This fall, Mission College welcomed its first ever Firefighter 1 Academy. Though it’s still working toward becoming an official Accredited Regional Training Program (ARTP), the class is slated to fill a large need in training future Bay Area firefighters.
“There are not many ARTPs, those accredited training centers, in community colleges across California,” said Ryan Cronin, the retired firefighter who leads the Firefighter 1 Academy. “There’s one in the Central Valley; there’s one in LA, but we’re missing one in the Bay Area and that’s what we’re going to be.”
Hundreds of people applied to be a part of this first class, but there was only space for 30 students. What’s resulted is a class of top-notch fire recruits, many of whom have bachelor’s degrees or experience as EMTs.
“They’ve not just dipped their toe in the water, they dove into the water,” said Cronin.
Christopher King is a former Marine with a bachelor’s degree in kinesiology. He says when he heard about the academy, he knew it was another step toward his goal of becoming a firefighter.
“I figured that it’d be a good opportunity to do it prior to getting hired at a department. So, that way I could have the exposure and get a feel for how the academy would be run once I get a department,” said King.
Sean Pham has a bachelor’s degree in engineering. He wanted a job that was more active than sitting in an office, so he spent his COVID-19 quarantine earning his associate’s degree for firefighting. He says he’s happy to put what he’s learned into practice.
“It’s great, because now I’m one step closer in a very long process. [I’m] one step even closer to my goal,” said Pham.
Commitment to the Firefighter 1 Academy is equivalent to a full-time job. Students spend most of their weekdays on campus taking part in the class as well as fulfilling separate physical training requirements. Each participant also spends their own money to rent all the PPE a typical firefighter would receive from his or her fire agency.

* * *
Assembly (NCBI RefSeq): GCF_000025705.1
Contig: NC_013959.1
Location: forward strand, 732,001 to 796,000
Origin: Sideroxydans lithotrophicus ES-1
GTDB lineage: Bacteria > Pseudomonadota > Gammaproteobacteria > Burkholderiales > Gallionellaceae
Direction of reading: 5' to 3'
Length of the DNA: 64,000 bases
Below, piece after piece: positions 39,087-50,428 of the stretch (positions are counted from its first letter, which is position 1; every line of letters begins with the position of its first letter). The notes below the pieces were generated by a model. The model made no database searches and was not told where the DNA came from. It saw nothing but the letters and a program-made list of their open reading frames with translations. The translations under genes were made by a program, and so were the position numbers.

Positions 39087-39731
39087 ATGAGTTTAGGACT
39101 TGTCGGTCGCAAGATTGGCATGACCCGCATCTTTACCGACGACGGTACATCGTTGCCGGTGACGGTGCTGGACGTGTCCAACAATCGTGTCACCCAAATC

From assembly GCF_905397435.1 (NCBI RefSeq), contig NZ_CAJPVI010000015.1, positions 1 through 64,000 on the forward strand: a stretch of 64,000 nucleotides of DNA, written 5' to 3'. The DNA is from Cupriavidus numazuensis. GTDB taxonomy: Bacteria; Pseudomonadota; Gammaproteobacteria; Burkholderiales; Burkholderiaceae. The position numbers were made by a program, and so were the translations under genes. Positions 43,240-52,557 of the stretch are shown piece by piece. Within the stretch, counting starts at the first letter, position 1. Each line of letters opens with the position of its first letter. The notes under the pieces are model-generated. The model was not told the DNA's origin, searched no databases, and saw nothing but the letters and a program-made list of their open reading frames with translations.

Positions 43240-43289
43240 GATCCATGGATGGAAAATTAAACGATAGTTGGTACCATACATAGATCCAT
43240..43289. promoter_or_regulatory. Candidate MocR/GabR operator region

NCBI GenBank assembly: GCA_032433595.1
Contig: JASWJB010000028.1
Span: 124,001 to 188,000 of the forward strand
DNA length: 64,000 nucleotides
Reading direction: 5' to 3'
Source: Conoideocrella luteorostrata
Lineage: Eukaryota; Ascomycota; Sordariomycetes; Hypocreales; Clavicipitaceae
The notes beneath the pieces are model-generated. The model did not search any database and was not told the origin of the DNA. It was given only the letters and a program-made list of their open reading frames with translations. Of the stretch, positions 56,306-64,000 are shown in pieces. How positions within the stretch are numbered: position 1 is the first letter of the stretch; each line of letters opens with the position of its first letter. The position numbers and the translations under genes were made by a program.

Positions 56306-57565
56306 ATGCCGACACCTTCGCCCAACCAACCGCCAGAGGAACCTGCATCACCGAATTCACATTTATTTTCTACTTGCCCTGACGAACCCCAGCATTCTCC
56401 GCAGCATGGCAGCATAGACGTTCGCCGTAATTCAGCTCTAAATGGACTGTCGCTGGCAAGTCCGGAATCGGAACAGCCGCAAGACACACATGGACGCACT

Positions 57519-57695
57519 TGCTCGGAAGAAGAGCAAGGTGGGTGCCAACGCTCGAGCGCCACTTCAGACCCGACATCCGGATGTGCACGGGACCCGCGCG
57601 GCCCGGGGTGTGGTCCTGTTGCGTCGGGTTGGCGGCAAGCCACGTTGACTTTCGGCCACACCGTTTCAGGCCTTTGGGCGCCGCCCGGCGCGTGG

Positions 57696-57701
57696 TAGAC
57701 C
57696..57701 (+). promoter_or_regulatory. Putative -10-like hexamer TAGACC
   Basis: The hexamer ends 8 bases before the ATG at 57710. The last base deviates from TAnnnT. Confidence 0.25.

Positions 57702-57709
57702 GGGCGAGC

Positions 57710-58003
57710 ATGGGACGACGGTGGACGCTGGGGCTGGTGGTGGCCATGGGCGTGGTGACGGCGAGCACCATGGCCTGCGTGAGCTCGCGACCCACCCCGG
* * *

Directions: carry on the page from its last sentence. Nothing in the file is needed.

The 16-week course is based on the state fire training program. It will help students prepare for structural fires, wildland firefighting and hazardous materials response as well as teach them things like the structure of command and firehouse safety. Even the most mundane tasks will be practiced repeatedly to make sure the students are ready for real-life situations.
“There’s a lot of opportunity for injury. Stepping on and off an apparatus, we practice that. These are the kind of basic motor skills that they will need to develop so that they can do it without even thinking and they can do it very efficiently,” said Cronin. “[When they] get to the scene, there’s a lot of other things going on they’re going to need to pay attention to. This should be so rote and ingrained in them, they can do it with their eyes closed. Literally, with their eyes closed.”
While preparation and safety are the most important aspects of the Firefighter 1 Academy, Cronin says completing the course will give each of his students an advantage when they start looking for a job.
“Realistically, you have to look at the competition because it fluctuates by year, but there’s anywhere from 500 to 1,000 applicants per position,” said Cronin. “So, having the Firefighter 1, even if it’s not required, puts them that much more ahead.”
Students also get the benefit of local knowledge. The Firefighter 1 Academy draws guest instructors from fire agencies all over the San Francisco Bay Area including the Santa Clara Fire Department.
“[There are] two benefits. We get people with relevant current experience, and they get eyes on people,” said Cronin. “The applicants still have to go through those traditional processes [and testing]…as they get past that testing and then they get into the interview, well, now that personal experience and who they are is what comes out.”
The Firefighter 1 Academy will be held at Mission College every Fall and Spring.